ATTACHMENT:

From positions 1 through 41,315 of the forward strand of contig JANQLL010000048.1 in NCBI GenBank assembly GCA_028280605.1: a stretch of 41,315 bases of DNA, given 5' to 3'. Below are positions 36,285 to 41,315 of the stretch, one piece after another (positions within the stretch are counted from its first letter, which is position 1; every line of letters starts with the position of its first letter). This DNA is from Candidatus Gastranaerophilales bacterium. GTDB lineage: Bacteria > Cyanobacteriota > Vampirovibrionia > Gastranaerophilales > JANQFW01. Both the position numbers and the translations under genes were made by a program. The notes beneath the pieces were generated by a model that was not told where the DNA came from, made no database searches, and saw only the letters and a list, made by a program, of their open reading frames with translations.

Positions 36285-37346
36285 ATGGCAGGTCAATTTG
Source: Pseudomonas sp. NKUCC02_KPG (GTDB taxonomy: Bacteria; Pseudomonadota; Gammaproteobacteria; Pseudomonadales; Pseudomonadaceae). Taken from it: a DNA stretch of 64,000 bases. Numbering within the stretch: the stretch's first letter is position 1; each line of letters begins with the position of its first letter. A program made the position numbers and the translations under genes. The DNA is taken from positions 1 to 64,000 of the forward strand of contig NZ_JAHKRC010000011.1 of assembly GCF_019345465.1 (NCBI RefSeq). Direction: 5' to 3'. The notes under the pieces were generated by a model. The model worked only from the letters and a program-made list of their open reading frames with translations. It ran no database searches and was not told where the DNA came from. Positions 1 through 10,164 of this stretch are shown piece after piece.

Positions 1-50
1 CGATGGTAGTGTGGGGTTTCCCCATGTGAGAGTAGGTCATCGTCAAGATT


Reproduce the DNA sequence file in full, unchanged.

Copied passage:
From positions 1 through 41,315 of the forward strand of contig JANQLL010000048.1 in NCBI GenBank assembly GCA_028280605.1: a stretch of 41,315 bases of DNA, given 5' to 3'. Below are positions 36,285 to 41,315 of the stretch, one piece after another (positions within the stretch are counted from its first letter, which is position 1; every line of letters starts with the position of its first letter). This DNA is from Candidatus Gastranaerophilales bacterium. GTDB lineage: Bacteria > Cyanobacteriota > Vampirovibrionia > Gastranaerophilales > JANQFW01. Both the position numbers and the translations under genes were made by a program. The notes beneath the pieces were generated by a model that was not told where the DNA came from, made no database searches, and saw only the letters and a list, made by a program, of their open reading frames with translations.

Positions 36285-37346
36285 ATGGCAGGTCAATTTG
Source: Pseudomonas sp. NKUCC02_KPG (GTDB taxonomy: Bacteria; Pseudomonadota; Gammaproteobacteria; Pseudomonadales; Pseudomonadaceae). Taken from it: a DNA stretch of 64,000 bases. Numbering within the stretch: the stretch's first letter is position 1; each line of letters begins with the position of its first letter. A program made the position numbers and the translations under genes. The DNA is taken from positions 1 to 64,000 of the forward strand of contig NZ_JAHKRC010000011.1 of assembly GCF_019345465.1 (NCBI RefSeq). Direction: 5' to 3'. The notes under the pieces were generated by a model. The model worked only from the letters and a program-made list of their open reading frames with translations. It ran no database searches and was not told where the DNA came from. Positions 1 through 10,164 of this stretch are shown piece after piece.

Positions 1-50
1 CGATGGTAGTGTGGGGTTTCCCCATGTGAGAGTAGGTCATCGTCAAGATT